The weight of the roughly $80,000 in debt that Judith Ruiz would leave school with didn’t hit her when she was applying for the student loans that would finance her education at Columbia College Chicago.
Or while she was sitting in lecture halls. Or even as she walked across the stage at graduation.
But six months later, still without a job, with lenders hounding her to pay, her student loans caught up to her, and Ruiz defaulted — for the first time.
When she graduated in 2010, a year after the official end of the Great Recession, Ruiz had a hard time finding a job in her field — broadcast journalism.
The economy has rebounded. But the student loan debt burying Ruiz and others has soared to an all-time high. More than 44 million Americans now carry more than $1.4 trillion in outstanding student loans, according to an estimate by the Federal Reserve Bank of New York. In 2008, that number was $640 billion.
And experts say the number is sure to keep growing. Some liken the situation to the 2008 subprime mortgage crisis, which caused housing prices across the country to decline.
Ruiz, now 30 and living with her mother in Oak Park, is working. But she remains in default on her student loans. And that’s eating away at her.
“My mother didn’t raise me to steal, and that’s what it feels like I’m doing,” Ruiz says. “I went to school. I got my degree. I have a full-time job. But I still feel like my mom didn’t raise me to take out a loan and not pay it back.”
Like many who started college and graduated around the Great Recession and find themselves mired in student loan debt, Ruiz has been putting off bigger things.
Their dreams of owning a home, having kids and some day having money to retire take a back seat as their debts make borrowing harder and delay their efforts to save and invest for the future.
After the recession, homeownership rates for 30-year-olds fell dramatically, from 32 percent in 2007 to 21 percent by 2016, according to a report last year by the Federal Reserve Bank of New York. It found that, between 2003 and 2011, there was a roughly $5,700 increase in per capita student debt. And it estimated this increase could be responsible for as much as one-third of the decline in homeownership for those between 28 and 30 years old.
As of December, outstanding student loan balances totaled $566 billion more than credit-card debt, according to Federal Reserve statistics. The loans trail only mortgages as the most common household debt.
The delinquency rate — the percentage of loans that are 90 days or longer past due — hit 9 percent last year. That was the highest for any type of household debt at the end of 2017, according to the Federal Reserve Bank of New York.
The rise in student loan borrowing tracks with the rising bite of college tuition. Average tuition and fees at public, undergraduate, four-year institutions rose by 156 percent between the 1990-1991 school year and 2014-2015, a report by the Levy Economics Institute of Bard College found.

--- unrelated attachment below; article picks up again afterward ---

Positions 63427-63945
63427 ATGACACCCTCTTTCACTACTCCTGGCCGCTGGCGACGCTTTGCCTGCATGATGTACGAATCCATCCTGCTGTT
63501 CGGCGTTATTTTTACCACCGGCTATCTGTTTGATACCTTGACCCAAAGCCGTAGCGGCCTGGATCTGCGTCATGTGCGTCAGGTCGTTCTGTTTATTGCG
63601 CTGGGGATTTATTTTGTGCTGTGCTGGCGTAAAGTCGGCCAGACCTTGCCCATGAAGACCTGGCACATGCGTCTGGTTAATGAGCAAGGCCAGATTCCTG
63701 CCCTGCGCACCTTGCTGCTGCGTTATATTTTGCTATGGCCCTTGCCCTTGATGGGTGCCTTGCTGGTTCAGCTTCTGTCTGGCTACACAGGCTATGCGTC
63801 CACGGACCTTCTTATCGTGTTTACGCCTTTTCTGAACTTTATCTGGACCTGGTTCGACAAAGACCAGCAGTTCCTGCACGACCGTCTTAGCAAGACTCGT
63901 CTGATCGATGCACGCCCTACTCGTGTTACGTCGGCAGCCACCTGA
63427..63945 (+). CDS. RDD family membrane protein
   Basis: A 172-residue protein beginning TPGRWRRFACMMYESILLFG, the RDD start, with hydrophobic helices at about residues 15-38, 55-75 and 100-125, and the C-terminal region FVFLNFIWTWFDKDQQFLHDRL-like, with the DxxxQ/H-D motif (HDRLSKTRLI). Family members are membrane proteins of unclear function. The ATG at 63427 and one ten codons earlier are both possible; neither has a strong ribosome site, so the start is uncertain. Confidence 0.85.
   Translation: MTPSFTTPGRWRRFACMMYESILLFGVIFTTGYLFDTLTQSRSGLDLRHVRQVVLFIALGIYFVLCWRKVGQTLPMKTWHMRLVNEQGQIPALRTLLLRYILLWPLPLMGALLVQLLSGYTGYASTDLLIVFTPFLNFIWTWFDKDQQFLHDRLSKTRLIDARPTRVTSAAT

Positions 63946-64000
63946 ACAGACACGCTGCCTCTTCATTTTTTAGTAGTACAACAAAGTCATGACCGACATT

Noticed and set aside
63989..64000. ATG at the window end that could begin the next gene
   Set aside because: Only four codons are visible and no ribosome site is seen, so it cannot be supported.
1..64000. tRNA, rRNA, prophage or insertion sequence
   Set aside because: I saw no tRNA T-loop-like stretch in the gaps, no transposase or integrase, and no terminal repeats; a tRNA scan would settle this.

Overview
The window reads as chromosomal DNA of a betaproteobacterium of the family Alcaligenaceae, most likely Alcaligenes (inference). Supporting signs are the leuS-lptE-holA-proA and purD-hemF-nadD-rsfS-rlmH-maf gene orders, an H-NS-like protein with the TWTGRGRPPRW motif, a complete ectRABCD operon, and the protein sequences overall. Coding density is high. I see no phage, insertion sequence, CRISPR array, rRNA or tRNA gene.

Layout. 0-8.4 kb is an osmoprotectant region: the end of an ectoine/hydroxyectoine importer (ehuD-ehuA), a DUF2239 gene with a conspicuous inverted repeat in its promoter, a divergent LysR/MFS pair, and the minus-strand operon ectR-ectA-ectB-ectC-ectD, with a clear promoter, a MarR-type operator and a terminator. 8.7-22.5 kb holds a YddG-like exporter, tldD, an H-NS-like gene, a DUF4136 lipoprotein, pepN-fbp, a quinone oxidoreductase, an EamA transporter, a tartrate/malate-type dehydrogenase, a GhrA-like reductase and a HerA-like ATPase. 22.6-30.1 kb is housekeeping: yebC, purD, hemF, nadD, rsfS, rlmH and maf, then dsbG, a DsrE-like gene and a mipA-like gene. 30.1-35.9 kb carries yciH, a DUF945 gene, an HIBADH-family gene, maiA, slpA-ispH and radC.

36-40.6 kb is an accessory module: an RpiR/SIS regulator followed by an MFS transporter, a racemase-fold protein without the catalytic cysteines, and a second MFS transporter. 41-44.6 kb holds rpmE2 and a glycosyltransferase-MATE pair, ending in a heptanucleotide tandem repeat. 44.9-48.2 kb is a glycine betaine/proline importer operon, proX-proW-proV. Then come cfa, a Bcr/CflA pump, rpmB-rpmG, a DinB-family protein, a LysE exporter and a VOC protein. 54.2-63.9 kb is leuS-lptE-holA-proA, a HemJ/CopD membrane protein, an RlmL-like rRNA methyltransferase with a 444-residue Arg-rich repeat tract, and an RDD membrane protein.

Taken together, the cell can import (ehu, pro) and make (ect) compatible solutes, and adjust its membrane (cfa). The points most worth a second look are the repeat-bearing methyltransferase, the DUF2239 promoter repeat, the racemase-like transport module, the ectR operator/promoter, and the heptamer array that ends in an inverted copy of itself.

Before then, college costs amounted to a little over 6 percent of median household income before room and board. By 2014, that number was nearly 16 percent.
As the price of college rose, wages stagnated in the 1990s. When the Great Recession hit, more people went back to college, taking out loans, in hopes they’d come out with the credentials to land better jobs. Add to that state cuts in aid for students, and taking out bigger loans to finance a degree became more commonplace.
“Year after year, we have slowly shifted more and more college costs onto the backs of students,” says James Kvaal, a former White House policy adviser who is president of the not-for-profit Institute for College Access and Success, which works to make college more affordable. “And we’re now seeing signs that, for many students, the debts are becoming insurmountable obstacles to getting ahead in life.
“These are people who played by the rules, worked hard, studied hard and are trying to make a better life for themselves — but, after college, in some cases, it doesn’t pay off, and they’re left carrying these debts they can’t afford.”
Not making payments on student loans can have dire consequences. Credit is damaged, making it harder to borrow to buy a home or car. Lenders can garnish wages. It could even mean the loss of professional licenses. And it’s nearly impossible to escape these debts through bankruptcy.
And, as bad as the impact was of the subprime mortgage crisis, there’s a big difference with what’s happening with ballooning student loan debt, says Marshall Steinbaum, a co-author of the Levy report.
“With student loans, there’s nothing to put back on the market,” says Steinbaum, research director at the Roosevelt Institute, a think tank. “You end up in a situation that’s just misery lasting for decades.”
Like Judith Ruiz, more people living with the weight of their student loans have moved back in with their parents — roughly 34 percent of 23- to 25-year-olds lived with their parents in 2004, according to the Federal Reserve Bank of New York research. By 2015, that figure had risen to about 45 percent.
“When I was younger, like 10 years ago, if you told me I would still be living at home when I turned 30, I would’ve said, ‘No, you’re crazy,’ ” the Columbia College grad says. “But a lot of my friends are the same way, and they’re all between 28 and 34. They all say they’re stressed. None of us see an end to this. If I didn’t have student loans, I could be doing so much more with my life. But I try not to dwell on it.”
Ruiz and other college grads still paying off their student loans interviewed by the Sun-Times all say they are putting off life’s milestones because repaying their loans takes so much of their income.
Rick Ceniceros, 27, left Columbia College Chicago in 2013 with a bachelor of fine arts degree in television and tens of thousands of dollars in student loan debt.
Ceniceros, who lives in Garfield Ridge on the Southwest Side, says he’s making payments of nearly $130 a month under an income-based repayment plan. But that has barely chiseled away at his $47,000-plus in loan debt.
“The repayment plan is helpful,” Ceniceros says. “But when I started shopping for a house, there was a bank that I was trying to get a loan with that said I was not going to be able to get one because they don’t take the income-based repayment plan into account, and I had too much debt for them.”